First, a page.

Descriptions such as the above are regarded as derogatory to women. Is it then right for a female to say it to another female? Does being of the same gender as another person give you the right to use terms which might be regarded as sexist when used by another gender? I have wondered about this in the past but have come to realize that many of these things do not have a clear-cut standard. The goal post of what is acceptable or not is fluid and constantly moving.
The Golden Rule applies to this just like in other life issues “Do to others as you would like them to do to you.” Jesus was simply telling his followers to treat others as they would want to be treated. I believe this was meant to help us consider our thoughts, emotions, speech, and behavior and live mindfully. It means we should build others.
Putting this in context, we could say “speak to others as you would like them to speak to you”
If it shall cause harm to another person, then why engage in hurtful speech or behavior?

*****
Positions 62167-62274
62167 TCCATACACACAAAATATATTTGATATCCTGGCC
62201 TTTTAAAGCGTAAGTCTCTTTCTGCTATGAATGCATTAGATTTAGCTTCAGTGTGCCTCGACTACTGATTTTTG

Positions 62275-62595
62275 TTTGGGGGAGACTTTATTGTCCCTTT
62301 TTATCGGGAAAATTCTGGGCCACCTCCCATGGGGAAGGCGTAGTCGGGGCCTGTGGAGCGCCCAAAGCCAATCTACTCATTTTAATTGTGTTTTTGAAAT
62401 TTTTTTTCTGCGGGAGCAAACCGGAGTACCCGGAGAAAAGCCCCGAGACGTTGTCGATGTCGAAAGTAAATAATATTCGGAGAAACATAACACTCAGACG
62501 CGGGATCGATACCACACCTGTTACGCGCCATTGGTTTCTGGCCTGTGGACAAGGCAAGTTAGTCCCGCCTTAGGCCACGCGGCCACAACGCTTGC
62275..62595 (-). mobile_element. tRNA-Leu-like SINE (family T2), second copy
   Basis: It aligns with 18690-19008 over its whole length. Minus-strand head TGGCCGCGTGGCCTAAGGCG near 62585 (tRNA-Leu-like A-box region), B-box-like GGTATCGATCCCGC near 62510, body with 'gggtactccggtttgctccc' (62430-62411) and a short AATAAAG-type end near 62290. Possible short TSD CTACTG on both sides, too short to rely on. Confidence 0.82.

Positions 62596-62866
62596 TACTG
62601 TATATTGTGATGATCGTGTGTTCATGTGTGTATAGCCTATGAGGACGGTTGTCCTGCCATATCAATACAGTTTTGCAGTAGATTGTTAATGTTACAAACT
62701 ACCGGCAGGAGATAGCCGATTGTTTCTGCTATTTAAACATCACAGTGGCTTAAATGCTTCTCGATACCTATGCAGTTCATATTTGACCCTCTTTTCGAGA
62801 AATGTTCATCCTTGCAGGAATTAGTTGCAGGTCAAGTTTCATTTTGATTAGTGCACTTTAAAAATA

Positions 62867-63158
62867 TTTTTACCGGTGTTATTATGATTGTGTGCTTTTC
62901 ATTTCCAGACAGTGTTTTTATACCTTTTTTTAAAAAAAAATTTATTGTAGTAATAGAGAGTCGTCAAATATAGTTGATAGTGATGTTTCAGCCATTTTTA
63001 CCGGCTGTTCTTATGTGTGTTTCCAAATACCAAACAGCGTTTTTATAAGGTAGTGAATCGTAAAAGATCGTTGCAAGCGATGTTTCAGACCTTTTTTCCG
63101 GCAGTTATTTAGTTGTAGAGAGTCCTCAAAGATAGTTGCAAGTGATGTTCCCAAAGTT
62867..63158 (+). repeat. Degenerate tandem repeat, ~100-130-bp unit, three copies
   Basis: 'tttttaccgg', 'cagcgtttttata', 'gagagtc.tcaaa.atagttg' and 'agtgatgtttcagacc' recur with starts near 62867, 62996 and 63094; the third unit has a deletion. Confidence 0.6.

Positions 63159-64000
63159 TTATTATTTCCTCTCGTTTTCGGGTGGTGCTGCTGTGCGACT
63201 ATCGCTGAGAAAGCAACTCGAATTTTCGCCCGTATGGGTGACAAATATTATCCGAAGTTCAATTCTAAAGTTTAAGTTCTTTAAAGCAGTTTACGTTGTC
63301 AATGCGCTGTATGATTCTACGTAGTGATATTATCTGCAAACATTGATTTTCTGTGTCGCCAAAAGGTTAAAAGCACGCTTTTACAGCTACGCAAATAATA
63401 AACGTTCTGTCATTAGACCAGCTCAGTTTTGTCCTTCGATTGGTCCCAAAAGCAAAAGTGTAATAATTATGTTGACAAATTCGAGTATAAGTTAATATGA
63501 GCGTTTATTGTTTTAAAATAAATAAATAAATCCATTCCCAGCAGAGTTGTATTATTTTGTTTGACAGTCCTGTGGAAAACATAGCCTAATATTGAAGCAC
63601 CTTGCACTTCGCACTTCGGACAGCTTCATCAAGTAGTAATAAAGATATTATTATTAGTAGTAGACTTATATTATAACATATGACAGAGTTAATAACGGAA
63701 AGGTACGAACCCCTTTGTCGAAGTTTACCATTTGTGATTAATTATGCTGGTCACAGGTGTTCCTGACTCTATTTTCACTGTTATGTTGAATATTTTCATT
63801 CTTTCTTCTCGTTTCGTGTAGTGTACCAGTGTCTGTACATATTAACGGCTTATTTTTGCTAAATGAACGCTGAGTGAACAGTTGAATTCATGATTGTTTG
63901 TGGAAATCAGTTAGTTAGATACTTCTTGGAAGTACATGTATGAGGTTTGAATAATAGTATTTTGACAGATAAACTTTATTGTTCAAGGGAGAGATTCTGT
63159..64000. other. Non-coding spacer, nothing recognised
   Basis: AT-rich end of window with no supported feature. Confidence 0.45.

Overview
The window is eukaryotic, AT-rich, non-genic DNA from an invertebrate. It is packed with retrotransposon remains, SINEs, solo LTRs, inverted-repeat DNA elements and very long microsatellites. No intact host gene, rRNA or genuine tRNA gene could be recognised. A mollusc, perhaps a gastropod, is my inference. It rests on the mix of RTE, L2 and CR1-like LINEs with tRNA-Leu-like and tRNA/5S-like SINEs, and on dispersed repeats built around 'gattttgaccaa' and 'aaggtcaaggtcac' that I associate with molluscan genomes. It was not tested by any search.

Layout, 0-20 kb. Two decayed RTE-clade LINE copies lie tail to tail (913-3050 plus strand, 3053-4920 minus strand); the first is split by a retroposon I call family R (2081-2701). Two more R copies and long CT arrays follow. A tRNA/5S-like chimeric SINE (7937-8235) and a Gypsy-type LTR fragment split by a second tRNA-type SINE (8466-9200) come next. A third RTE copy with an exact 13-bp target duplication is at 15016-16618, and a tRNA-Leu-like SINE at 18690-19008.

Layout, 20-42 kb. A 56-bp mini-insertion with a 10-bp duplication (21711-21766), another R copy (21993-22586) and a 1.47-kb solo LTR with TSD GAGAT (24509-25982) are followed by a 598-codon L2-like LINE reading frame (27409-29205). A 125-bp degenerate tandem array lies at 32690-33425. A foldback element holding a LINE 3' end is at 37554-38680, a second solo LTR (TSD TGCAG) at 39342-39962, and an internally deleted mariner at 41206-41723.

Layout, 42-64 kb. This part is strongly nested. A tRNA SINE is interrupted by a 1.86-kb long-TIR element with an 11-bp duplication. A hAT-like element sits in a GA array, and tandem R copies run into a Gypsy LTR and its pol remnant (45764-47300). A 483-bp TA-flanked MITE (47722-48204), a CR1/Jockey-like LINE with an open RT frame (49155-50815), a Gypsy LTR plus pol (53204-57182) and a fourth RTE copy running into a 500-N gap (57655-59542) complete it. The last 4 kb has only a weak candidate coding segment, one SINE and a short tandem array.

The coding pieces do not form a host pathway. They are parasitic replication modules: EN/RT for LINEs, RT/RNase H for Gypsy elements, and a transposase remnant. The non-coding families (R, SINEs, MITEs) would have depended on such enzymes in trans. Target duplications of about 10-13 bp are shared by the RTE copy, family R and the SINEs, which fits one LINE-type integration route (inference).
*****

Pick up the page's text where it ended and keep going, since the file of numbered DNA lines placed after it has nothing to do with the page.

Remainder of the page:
That is the question we should ask ourselves often. No one is perfect and we all make mistakes. Guess what? As humans, we have the capacity to learn and get better. So then, let’s get on with it. Let’s determine to get better, live better, love better.
God whispers to us in our pleasures, speaks in our conscience, but shouts in our pains: it is His megaphone to rouse a deaf world…. CS Lewis
Four days ago, the news was awash with the story of a homicide-suicide which happened at the Bronx-Lebanon Hospital in New York. What made it even more shocking was that the attack at that hospital had been carried out by a former employee who was a physician. He reportedly wanted to take revenge on those whom he thought were responsible for the loss of his position as a physician at the hospital. A staff of the hospital said Dr. Bello threatened to come back to kill those he held responsible for the loss of his license to practice medicine. Two years after, he made good his threat.